Tennis players knock down developer’s plans 

Club members still waiting for world class facility promised in 1988

An international developer met his match in Whistler this week in a showdown with some angry tennis club members.

On Tuesday night Jimmy Yap of The Holborn Group presented club members with a proposal to revamp the Whistler Racquet Club as part of plans to develop townhouses and condos near the site. They in turn shot back with a resounding reply: it simply isn’t good enough and it does not meet the promises that were made in 1988 for a world class tennis facility in the resort.

"That’s our expectation for a starting point," said club member Tim Regan.

"We want to be shown some love and this ain’t it."

Roughly 55 club members filled a room at the Coast Whistler Hotel to hear Holborn’s plans. They didn’t like what they saw or what they heard and what ensued was, at times an emotional rally of words, as the anger and frustration of 17 years spilled out.

The plans include a renovated tennis club, complete with four new indoor courts and an exercise facility 60 per cent bigger than the existing one. It would have a new members’ lounge and court viewing area and the outdoor courts, which are starting to grow fungus and can be slippery at times, would be completely upgraded. It would cost several million dollars to complete the renovations.

"What I’m going to build is better than what you have right now," said Yap.

While it’s true Holborn’s new proposal is a step above the current facilities, it’s a far cry from what was proposed to the community all those years ago — namely a top-notch golf instruction facility, a luxury spa in a five star Hyatt hotel and a world class tennis facility called the Bjorn Borg Whistler Resort.

This proposal was approved as the municipality looked to expand its summer amenities and draw guests to the resort for activities other than skiing.

A company called Park Georgia was to build it all. Instead, they built the Montebello town homes and a tennis club, which has fallen into disrepair over the years.

Its members now want some answers.

At the heart of the issue are the promises that were made to the community all those years ago in exchange for the development rights on that land.

Regan said there would have been no development rights on the land were it not for the amenities promised.

It is still not clear who is legally responsible for delivering those amenities, if indeed anyone is still responsible. Yap told the group he does not have a legal obligation to meet those promises.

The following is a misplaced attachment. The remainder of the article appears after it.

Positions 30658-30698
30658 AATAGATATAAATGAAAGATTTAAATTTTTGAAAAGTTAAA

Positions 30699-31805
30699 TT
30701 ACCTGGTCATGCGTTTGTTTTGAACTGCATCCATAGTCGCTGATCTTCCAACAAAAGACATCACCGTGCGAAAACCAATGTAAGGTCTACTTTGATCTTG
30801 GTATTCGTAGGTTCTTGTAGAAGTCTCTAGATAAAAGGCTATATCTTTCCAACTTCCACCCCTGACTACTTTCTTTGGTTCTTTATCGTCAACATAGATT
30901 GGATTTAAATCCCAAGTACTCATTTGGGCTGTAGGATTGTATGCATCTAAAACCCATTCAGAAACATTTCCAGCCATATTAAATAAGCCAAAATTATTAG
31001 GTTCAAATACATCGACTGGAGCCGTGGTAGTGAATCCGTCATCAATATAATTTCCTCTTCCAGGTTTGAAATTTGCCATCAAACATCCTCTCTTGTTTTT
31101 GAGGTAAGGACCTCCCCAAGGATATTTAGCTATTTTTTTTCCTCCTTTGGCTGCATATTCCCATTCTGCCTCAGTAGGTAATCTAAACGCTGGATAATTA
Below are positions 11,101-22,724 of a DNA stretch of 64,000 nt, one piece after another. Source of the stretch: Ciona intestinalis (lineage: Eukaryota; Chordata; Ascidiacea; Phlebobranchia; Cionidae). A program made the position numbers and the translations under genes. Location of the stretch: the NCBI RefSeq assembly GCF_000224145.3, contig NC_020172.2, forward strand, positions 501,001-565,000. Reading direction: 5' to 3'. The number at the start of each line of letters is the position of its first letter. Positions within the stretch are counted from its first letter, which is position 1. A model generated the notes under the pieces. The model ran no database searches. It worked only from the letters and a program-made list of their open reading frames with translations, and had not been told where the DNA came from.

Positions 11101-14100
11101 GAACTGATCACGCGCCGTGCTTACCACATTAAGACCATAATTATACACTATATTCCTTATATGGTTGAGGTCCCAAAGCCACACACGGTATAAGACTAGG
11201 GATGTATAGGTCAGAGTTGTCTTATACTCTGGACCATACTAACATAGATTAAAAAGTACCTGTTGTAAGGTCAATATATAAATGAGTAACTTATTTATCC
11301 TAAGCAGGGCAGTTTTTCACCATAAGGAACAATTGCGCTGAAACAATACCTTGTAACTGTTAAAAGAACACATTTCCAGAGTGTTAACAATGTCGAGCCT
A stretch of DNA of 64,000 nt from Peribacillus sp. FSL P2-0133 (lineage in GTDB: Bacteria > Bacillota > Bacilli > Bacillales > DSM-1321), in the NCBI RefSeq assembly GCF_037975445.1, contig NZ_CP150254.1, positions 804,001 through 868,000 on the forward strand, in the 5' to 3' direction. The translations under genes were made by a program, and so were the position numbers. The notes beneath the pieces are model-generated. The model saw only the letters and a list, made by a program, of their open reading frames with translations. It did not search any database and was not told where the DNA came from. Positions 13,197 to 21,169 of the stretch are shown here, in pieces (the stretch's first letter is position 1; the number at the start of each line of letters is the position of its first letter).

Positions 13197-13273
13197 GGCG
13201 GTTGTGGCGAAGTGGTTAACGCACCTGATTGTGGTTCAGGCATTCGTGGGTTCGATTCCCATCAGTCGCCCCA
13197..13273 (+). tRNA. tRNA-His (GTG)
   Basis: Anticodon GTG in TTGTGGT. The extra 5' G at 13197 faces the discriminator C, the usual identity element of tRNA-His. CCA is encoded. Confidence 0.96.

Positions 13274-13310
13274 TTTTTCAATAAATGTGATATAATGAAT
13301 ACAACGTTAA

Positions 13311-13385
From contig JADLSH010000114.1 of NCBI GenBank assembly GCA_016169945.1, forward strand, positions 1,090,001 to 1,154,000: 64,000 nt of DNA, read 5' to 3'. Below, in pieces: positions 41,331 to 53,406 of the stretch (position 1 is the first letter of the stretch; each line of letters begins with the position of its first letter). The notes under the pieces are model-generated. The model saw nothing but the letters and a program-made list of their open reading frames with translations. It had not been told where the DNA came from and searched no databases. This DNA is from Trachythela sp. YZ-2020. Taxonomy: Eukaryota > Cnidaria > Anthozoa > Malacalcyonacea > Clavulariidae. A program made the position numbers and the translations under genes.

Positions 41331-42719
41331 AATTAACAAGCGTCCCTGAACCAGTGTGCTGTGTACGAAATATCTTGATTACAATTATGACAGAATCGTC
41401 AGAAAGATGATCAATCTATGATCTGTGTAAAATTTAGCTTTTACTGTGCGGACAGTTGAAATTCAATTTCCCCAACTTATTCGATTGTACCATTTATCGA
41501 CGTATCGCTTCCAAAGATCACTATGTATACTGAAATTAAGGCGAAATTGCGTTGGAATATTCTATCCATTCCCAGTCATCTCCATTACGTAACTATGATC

In an interview with Pique Newsmagazine following Tuesday’s meeting, Yap explained his position. When he bought the land from Park Georgia, he bought it with a development permit for a nine-storey, 450-unit hotel.

"It (the development permit) does not say that I need to redo the tennis club," said Yap. "(But) there seems to be a moral obligation for the community, something that I inherited."

He said he is willing to spend in excess of $5 million to fulfill that moral obligation and upgrade the facilities. Judging by Tuesday night’s meeting, that is not a compromise some of these tennis players are willing to accept.

And it still does not solve the problem of why these amenities were never delivered in the first place.

"If you have no obligation then it’s the municipality we should be going after," said one person at the meeting.

What makes the situation all the more interesting is that Holborn does not want to build a hotel on the site. Instead Yap wants to rezone the land for 95 condo units, 58 townhouses and a seniors housing building, a proposal arguably more profitable than a hotel, particularly in the current economic climate. A rezoning application, for all intents and purposes, puts this redevelopment in an entirely new ballgame. A rezoning of this scale and size could prompt the municipality to simply ask for amenities, just as they did with the Nita Lake Lodge rezoning. There, in exchange for the development rights of a hotel, the municipality got two employee housing projects.

It was clear from Tuesday’s meeting, however, that there is a distinct feeling of mistrust from club members about the developer’s future plans.

"We don’t feel as though we’ve been consulted," said club member Patrick McCurdy.

Among other things, members are worried that Holborn will develop condos on the land, make money and disappear, leaving behind a tennis club with no one to look after it.

Garry Watson, a voice of reason at the meeting, offered a suggestion to form a committee of six to eight tennis club members who could work with the developer to arrive at a solution agreeable to all parties.

The developer was amenable to that suggestion.

"I’ll be happy to work with them," said Yap the following day. "There’s been a lot of miscommunication… Really, if I don’t do anything things will just deteriorate."

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